“My art training has been gained through four educational achievements. Primarily, I developed my work whilst attending school within GCSE and A Level, aged 11-18 years. In 2002, I decided to follow my artistic passion and I began to study for an art degree; something I always thought was a ‘pipe dream’. To be accepted into an art degree I required additional qualifications to GCSE’s and A Levels and I, therefore, decided to study an Art and Design Access Diploma. This qualification covered a wide range of disciplines and enabled me to decide which course I would wish to pursue. The mediums I studied include: fine art (painting, print making, life drawing), art theory, photography and sculpture (ceramic and metal work). In 2003, I was accepted and successfully studied an Art and Media BA (Hons), during which I specialised, both practically and academically, in Fine Art and Photography.”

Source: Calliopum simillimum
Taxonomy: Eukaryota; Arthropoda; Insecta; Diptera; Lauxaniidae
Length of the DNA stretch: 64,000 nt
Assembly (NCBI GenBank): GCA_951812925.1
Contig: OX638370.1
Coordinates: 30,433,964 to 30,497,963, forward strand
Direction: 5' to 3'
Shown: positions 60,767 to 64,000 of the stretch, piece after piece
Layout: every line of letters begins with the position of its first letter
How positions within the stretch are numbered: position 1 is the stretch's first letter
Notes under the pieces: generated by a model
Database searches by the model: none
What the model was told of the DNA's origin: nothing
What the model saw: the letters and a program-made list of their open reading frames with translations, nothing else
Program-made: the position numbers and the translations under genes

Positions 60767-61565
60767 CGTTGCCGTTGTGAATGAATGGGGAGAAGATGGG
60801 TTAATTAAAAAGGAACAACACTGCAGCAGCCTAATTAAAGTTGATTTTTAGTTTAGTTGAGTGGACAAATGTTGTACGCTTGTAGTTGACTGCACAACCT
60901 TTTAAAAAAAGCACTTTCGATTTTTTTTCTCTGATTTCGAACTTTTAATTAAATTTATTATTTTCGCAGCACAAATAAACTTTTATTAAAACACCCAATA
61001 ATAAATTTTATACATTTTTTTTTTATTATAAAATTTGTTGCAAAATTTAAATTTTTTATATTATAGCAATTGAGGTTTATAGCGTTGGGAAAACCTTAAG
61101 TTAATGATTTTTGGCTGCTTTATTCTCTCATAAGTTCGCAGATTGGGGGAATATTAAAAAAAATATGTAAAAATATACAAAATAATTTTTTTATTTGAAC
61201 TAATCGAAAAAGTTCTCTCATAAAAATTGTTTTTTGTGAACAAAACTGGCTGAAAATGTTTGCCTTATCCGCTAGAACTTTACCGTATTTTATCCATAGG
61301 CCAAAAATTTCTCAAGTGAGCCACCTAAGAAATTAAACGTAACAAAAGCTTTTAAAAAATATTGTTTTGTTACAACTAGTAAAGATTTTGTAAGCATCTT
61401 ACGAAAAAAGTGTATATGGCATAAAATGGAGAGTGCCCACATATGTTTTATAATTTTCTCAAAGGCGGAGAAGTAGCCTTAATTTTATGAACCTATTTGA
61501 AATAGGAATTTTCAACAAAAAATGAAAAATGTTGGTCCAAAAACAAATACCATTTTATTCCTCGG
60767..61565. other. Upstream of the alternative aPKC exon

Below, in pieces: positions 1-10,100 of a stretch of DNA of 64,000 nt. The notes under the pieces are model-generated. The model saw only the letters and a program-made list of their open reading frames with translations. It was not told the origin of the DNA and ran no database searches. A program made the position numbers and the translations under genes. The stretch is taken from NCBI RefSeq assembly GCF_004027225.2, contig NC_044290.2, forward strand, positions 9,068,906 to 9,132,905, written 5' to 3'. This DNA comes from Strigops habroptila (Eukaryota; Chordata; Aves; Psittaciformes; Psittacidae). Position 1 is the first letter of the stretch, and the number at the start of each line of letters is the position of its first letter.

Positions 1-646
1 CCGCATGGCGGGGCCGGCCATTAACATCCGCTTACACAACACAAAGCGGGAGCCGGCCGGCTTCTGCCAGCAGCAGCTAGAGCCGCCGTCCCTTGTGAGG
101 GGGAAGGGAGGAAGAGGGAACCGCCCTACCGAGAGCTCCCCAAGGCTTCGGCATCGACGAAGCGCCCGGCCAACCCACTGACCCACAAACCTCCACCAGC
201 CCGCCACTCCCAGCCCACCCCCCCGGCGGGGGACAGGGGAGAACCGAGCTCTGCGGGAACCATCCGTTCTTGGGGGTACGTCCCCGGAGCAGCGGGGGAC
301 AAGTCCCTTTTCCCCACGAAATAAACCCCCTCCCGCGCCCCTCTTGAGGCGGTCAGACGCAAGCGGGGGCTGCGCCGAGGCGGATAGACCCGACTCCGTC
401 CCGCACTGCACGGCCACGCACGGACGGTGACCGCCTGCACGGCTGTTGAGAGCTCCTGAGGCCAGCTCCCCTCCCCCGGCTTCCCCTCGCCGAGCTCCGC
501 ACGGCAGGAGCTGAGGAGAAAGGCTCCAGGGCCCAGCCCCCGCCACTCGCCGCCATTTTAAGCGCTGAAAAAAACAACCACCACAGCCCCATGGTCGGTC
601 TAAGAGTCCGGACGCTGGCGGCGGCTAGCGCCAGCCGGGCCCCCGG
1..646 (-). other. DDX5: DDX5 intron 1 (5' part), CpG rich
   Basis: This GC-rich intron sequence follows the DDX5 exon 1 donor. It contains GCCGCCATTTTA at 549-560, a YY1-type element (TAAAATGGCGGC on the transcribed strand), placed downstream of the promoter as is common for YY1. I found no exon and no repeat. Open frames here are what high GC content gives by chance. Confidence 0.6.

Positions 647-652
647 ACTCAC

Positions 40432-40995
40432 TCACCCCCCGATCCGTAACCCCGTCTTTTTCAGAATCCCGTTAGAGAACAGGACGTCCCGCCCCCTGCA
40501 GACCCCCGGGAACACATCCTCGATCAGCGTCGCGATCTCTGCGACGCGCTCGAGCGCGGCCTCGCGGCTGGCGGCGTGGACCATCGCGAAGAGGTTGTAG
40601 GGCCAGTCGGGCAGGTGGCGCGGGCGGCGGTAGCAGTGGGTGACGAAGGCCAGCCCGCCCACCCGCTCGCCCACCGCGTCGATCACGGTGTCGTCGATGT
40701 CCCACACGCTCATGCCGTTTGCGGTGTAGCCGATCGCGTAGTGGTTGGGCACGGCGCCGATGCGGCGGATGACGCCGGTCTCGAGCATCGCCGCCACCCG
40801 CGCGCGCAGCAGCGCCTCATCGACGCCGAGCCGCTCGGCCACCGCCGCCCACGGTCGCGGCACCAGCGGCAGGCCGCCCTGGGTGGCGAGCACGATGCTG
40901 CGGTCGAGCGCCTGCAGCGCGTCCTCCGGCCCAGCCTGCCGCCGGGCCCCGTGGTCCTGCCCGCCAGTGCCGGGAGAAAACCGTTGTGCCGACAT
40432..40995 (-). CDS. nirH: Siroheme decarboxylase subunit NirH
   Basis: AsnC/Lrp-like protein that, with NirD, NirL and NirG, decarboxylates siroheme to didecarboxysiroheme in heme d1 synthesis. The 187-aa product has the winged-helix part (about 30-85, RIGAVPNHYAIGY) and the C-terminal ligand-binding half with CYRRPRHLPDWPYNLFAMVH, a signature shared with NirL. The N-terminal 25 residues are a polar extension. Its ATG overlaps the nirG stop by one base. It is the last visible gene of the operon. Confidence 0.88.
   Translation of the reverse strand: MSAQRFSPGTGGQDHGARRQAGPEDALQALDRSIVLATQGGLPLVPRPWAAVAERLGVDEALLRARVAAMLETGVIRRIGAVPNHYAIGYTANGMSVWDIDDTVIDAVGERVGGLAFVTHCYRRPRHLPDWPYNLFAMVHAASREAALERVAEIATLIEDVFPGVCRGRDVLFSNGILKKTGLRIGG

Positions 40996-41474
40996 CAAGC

Q5: Please describe your fondest memories: your childhood, family, teachers and classmates

 “It is often said that many artists have always been creative. I do know this applies to me, from my parent’s vivid memories of my early creations, aged 3 years old, of tiny home-made pizzas with each topping distinguishable, in proportion and clear. I always gravitated to creative and imaginative projects and this included play at home and lessons at school. When I reached the age of 13, I found two mediums which I still adore to work with to this day: clay and paint.